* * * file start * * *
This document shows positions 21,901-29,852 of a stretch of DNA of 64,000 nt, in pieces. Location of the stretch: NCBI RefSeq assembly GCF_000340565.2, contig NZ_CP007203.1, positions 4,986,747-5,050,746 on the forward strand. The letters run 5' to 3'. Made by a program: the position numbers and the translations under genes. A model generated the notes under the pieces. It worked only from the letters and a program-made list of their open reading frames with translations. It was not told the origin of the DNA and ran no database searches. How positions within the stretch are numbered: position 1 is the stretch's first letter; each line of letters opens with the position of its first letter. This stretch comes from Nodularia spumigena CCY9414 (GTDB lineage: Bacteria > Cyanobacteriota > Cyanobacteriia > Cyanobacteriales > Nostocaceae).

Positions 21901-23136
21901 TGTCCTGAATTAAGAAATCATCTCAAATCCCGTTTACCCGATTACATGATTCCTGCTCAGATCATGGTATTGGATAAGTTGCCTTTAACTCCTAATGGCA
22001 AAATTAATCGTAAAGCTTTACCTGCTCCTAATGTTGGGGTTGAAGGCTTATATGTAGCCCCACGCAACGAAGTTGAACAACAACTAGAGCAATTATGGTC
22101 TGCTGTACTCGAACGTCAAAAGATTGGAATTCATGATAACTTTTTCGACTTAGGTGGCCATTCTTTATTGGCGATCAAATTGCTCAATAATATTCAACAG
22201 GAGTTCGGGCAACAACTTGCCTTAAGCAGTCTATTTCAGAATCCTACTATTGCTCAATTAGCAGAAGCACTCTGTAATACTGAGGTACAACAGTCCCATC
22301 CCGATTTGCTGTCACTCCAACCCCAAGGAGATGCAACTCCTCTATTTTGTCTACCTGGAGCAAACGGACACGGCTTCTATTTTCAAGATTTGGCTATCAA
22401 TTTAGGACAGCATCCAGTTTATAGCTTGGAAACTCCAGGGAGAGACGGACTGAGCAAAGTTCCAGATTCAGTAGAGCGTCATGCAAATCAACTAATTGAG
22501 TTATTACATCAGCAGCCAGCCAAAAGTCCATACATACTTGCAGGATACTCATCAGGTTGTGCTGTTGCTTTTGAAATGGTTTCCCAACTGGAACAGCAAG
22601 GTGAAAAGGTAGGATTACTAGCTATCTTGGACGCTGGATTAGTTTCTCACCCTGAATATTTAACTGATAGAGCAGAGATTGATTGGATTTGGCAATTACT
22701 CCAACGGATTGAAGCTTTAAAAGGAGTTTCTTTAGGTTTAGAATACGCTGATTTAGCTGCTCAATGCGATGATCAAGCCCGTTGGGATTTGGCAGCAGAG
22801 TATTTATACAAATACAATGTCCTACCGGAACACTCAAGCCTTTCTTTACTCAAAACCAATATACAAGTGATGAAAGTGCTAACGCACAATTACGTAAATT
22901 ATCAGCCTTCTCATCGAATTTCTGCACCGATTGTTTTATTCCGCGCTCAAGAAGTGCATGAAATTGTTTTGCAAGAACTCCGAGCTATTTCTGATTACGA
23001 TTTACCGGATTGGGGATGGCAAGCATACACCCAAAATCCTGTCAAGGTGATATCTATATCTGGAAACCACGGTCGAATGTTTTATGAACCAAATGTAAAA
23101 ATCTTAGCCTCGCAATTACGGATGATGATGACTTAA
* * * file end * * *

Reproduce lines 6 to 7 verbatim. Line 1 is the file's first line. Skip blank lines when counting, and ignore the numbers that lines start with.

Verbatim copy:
22201 GAGTTCGGGCAACAACTTGCCTTAAGCAGTCTATTTCAGAATCCTACTATTGCTCAATTAGCAGAAGCACTCTGTAATACTGAGGTACAACAGTCCCATC
22301 CCGATTTGCTGTCACTCCAACCCCAAGGAGATGCAACTCCTCTATTTTGTCTACCTGGAGCAAACGGACACGGCTTCTATTTTCAAGATTTGGCTATCAA